If you have a new account but are having problems posting or verifying your account, please email us on [email protected] for help. Thanks :)

House gone sale agreed, highest bidder not alerted

  • 11-07-2022 11:16am
    Registered Users Posts: 19 Ficus Jam

    Rural-ish house has been on market for roughly 3 weeks. Huge interest in house (fairly unique property, decent price, in good area, not many come available around here). I attended a viewing, and liked what I saw. Spoke with agent, who informed me current bid was now 13k above listed price.

    Put my bid in via email, 1k above current bid, to offer to 149k (I've changed the exact number a bit for anonymity). Didn't hear back, though I've come to expect agents to be slow to respond in this seller's market. Followed up about 30 hours later to check. Agent comes back 6 hours later: 'sorry, meant to respond to your email but it slipped my mind. There's a new offer of €150k on property'.

    I respond an hour later, increasing my offer by another 1k (151k). Hear nothing again, but clearly responding to emails is not this agent's strong suit. Fine.

    I attend another viewing of the property on Friday. Overhear agent telling other viewers that the current bid is 150k. I ask her if she had received my email earlier that week offering 151k. Agent looks at phone, comes back and says 'oh yeah, got the email, but forgot about it. Shivers, sorry.'

    I'm annoyed, but as long as it's now agreed I have the highest bid, I'm not going to get all het up. (Though I make a note to never ever sell through this useless agent.) Agent says she's looking to get things finalised by Monday (today). Before I left the viewing, I asked her to keep me informed either way the bidding goes. She says she will.

    I'm the highest bidder to my knowledge, so I assume if another bid comes in, there'd be a check with me first to increase my bid before finalising with this other bidder. It's a decent bit of land, so I'm fully prepared to be outbid and have to increase my offer again.

    Check the listing yesterday, and see it's now listed as 'sale agreed'. I've emailed the agent last night to ask what's going on, and haven't heard anything.

    Is this normal? This is my first home purchase in Ireland, but surely even in the Wild West that is the housing market in Ireland, the highest bidder receives formal notification of bid acceptance by the vendor pretty quickly? Agent knows I am a cash buyer and chain free so can close quickly, and even has the details of my conveyancer ready. I can't think how another buyer might be more attractive. I'd expect the agent would want to get the deposit from me asap, but I've heard nothing.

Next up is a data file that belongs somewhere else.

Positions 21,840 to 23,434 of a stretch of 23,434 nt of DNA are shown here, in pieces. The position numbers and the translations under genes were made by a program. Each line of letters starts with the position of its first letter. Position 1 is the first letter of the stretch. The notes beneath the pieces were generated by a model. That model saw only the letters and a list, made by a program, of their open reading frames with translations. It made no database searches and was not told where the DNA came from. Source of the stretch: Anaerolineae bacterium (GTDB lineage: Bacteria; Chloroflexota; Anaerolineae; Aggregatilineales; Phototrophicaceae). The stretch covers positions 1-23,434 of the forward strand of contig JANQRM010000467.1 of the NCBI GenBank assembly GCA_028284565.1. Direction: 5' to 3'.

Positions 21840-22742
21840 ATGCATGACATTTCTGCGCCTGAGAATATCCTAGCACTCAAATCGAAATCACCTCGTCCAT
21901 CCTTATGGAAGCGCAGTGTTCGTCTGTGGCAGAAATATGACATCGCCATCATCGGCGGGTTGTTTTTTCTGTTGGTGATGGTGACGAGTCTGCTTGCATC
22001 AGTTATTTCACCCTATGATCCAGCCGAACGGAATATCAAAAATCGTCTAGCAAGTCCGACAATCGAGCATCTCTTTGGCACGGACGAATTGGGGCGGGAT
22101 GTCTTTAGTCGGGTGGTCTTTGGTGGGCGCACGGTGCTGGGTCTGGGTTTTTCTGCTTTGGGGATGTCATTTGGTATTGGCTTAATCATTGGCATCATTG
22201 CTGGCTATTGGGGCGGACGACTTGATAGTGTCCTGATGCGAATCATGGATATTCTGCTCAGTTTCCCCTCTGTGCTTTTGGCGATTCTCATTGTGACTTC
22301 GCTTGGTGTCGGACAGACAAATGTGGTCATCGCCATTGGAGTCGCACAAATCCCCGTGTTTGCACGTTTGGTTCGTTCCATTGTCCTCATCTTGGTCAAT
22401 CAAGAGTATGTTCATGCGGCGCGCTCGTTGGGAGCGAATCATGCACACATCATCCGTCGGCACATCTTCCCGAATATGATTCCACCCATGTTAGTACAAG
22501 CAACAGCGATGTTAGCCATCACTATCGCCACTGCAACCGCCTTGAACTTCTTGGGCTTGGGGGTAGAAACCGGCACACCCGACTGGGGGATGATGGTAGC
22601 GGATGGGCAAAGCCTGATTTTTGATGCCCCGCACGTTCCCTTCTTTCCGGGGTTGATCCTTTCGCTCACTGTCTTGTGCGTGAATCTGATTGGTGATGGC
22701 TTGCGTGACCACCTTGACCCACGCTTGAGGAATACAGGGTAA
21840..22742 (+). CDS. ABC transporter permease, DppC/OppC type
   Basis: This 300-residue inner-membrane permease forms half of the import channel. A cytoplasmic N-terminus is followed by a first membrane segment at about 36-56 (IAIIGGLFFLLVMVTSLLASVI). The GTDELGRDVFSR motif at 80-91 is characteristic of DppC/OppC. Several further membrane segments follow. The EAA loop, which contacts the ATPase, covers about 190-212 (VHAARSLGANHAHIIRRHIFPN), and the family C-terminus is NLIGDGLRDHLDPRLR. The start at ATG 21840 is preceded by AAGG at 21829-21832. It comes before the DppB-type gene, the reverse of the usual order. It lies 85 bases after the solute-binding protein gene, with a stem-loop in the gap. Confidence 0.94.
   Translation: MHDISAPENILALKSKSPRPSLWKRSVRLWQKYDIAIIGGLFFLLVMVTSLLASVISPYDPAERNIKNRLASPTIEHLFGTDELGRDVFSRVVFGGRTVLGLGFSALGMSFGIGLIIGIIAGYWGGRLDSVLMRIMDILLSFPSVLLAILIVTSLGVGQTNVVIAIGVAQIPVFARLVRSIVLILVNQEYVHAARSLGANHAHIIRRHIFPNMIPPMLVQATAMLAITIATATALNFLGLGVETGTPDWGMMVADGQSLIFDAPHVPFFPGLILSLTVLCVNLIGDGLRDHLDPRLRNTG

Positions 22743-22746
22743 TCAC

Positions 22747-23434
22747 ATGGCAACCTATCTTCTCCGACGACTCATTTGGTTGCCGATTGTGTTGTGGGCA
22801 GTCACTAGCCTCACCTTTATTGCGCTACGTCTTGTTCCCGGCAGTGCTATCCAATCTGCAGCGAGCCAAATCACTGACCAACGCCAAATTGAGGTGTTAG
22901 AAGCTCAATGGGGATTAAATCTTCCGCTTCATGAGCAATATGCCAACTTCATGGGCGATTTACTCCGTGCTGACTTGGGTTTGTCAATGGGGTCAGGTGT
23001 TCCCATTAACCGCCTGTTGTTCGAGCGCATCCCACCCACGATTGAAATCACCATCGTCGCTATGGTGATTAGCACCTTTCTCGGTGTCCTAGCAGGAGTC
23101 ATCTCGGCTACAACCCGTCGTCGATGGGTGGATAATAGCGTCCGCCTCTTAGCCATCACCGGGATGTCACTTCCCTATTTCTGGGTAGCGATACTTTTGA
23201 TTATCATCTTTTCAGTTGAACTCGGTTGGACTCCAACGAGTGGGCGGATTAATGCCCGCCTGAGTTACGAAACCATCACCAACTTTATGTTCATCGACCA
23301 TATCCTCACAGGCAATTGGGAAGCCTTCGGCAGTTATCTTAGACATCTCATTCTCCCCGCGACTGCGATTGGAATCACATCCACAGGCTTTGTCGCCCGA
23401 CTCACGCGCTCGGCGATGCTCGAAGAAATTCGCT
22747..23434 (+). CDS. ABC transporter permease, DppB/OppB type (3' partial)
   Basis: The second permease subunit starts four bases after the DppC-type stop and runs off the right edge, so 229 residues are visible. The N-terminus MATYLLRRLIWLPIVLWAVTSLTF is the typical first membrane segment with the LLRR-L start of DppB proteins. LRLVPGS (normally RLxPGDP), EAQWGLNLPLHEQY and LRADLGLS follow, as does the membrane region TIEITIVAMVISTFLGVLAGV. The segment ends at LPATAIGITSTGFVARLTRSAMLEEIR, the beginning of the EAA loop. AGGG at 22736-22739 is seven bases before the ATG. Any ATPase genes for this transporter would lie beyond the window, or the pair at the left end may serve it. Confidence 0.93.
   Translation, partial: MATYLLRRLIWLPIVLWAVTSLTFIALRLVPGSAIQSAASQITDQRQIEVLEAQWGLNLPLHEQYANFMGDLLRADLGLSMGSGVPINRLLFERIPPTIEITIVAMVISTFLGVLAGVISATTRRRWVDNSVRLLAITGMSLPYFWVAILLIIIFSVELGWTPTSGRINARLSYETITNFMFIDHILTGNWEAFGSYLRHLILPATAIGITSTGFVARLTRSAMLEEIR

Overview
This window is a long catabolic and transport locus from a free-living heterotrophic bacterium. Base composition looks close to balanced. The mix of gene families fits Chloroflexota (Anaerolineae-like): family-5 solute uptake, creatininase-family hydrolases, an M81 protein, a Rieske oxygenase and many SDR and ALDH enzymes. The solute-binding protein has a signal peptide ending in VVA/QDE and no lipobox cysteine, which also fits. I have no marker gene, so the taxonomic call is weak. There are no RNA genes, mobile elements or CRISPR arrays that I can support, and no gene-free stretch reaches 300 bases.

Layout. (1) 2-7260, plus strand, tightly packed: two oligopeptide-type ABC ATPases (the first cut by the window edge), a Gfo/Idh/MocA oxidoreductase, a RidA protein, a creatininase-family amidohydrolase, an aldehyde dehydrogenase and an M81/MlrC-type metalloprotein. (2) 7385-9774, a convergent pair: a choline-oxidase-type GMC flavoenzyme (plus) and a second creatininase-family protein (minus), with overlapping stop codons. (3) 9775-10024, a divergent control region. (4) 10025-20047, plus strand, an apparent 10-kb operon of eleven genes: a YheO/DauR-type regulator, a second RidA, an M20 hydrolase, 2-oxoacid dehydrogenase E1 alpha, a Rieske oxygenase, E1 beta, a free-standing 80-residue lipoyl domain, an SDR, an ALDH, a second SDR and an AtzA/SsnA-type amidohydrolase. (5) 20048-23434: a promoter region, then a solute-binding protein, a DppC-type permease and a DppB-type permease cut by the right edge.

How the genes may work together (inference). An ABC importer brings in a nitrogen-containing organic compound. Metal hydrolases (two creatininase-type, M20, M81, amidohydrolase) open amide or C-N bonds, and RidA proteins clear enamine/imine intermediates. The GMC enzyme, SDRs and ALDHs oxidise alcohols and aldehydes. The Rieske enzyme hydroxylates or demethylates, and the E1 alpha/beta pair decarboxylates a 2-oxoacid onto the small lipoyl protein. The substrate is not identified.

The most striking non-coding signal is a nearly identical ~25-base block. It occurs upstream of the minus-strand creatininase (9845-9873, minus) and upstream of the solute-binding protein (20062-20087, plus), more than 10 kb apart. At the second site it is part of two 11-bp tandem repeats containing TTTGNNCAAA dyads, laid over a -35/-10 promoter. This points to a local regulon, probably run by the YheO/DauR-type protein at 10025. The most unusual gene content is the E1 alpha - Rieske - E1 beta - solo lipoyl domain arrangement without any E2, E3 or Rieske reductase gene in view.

How long do I wait for an answer before going in with all guns blazing? I'd like to know what is going on with this agent who apparently isn't interested in higher bids, and goes sale agreed with so little notification. Feeling a bit aggro with all of this jerking around.



  • Registered Users Posts: 107 ✭✭ LunaLoo

    It could be the other bidder was a cash offer that the sellers were happy to accept.

    When we had ours for sale we had 2 people bidding 1 was first time buyers ready to go 2 was people who had to sell their house to buy so even though #2 had higher bid we went with #1 to avoid chain.

  • Registered Users Posts: 1,816 ✭✭✭ BronsonTB

    Yep, plenty of reasons & is normal enough in the housing market. The EA works for the seller not the buyer. Highest bid really means nothing until contracts are signed.

    BTB - Be sure to hit the 'Thanks' button please.

  • Registered Users Posts: 19 Ficus Jam

    Fair call. Unfortunate for me, but that's the nature of the beast.

  • Advertisement
  • Registered Users Posts: 3,445 ✭✭✭ Kat1170

    Just because it's Sale Agreed nothing to stop you putting in another offer to the agent. Nothing final until Sold.

  • Registered Users Posts: 5,921 ✭✭✭ SteM

    Should have been phoning them with offers and then following up by email imo, then you'd be sure everyone is on the same page. I was certainly on the phone to EAs a lot when we were buying.

  • Registered Users Posts: 19 Ficus Jam

    Quite, but this agent asked me to communicate with her via email - she has kids and is often at viewings, so phone calls aren't convenient for her.

  • Registered Users Posts: 19 Ficus Jam

    Agreed this would a reasonable assumption, however 'Agent knows I am a cash buyer and chain free so can close quickly, and even has the details of my conveyancer ready. I can't think how another buyer might be more attractive'.

    Logical answer, as suggested upthread, is another bidder offered a significantly increased amount with a take it or leave it condition. Agents are after the most money with the least amount of effort, so I presume every action of theirs is would be based on this premise.

  • Advertisement
  • Registered Users Posts: 4,640 ✭✭✭ Xterminator


    i always say know your rights. there is a code of practice for estate agents managed by the PSRA

    Principles of the Code of Practice

    1.Act Professionally



    4 Confidentiality

    5 Effective and Open Communication

    6 Professional Development

    So if the agents does come back to you and tells you what the decision was based on - then you have no grounds for complaint. There is nothing in your situation that indicates the agent was doing anything wrong, yet.